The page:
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Covid 19 Vaccine For Kids Under 5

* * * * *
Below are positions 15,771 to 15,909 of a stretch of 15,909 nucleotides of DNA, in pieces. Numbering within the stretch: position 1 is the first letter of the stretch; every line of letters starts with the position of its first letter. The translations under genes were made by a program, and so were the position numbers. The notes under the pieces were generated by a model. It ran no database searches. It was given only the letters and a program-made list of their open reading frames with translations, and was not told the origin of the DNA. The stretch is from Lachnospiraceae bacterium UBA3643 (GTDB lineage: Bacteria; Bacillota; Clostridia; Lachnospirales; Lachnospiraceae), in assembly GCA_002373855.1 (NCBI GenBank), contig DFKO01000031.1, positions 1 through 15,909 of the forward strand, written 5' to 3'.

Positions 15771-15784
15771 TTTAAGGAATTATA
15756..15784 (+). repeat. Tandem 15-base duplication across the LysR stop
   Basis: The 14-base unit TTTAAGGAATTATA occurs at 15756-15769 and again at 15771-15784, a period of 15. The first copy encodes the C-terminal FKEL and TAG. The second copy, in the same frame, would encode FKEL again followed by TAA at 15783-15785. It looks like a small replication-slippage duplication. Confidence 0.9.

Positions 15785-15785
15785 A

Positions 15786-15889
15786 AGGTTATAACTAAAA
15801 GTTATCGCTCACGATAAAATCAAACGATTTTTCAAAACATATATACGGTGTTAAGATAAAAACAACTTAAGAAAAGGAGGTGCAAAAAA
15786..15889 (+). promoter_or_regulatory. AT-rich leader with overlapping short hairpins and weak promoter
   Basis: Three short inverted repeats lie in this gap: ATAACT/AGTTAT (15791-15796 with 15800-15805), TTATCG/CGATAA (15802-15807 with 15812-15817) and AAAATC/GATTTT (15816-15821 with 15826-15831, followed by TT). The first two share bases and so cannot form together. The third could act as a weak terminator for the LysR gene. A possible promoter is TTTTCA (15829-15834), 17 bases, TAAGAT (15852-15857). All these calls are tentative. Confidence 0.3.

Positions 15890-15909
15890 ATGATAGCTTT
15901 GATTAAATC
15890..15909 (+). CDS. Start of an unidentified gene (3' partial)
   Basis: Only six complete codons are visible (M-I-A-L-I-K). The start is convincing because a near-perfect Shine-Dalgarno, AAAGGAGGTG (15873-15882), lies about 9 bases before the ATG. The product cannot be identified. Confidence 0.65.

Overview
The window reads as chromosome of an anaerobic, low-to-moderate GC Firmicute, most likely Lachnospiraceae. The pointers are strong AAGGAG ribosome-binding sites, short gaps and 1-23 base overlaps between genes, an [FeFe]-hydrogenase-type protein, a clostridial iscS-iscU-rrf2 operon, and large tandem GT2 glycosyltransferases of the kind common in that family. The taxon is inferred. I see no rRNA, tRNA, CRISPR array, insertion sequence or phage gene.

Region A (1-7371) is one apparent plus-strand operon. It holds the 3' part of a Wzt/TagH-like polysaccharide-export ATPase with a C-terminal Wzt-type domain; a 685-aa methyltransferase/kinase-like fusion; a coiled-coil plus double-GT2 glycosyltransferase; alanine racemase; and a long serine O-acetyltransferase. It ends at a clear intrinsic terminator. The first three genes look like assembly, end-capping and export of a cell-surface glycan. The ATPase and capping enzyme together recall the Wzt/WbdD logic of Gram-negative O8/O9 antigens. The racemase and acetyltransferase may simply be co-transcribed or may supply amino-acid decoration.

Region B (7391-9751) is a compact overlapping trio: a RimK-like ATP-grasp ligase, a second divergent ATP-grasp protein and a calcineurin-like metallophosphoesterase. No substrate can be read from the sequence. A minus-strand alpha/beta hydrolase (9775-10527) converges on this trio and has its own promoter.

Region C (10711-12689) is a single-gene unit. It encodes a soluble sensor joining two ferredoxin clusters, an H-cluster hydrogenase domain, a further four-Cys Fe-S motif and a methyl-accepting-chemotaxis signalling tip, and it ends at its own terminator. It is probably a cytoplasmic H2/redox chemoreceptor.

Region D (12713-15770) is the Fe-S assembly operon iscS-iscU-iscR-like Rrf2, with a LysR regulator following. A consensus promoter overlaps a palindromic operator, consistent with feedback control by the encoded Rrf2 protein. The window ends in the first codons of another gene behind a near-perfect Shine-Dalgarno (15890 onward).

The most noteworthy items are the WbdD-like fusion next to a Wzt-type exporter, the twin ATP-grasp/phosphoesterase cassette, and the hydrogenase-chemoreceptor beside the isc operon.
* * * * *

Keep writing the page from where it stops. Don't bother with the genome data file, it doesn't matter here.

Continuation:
The Facts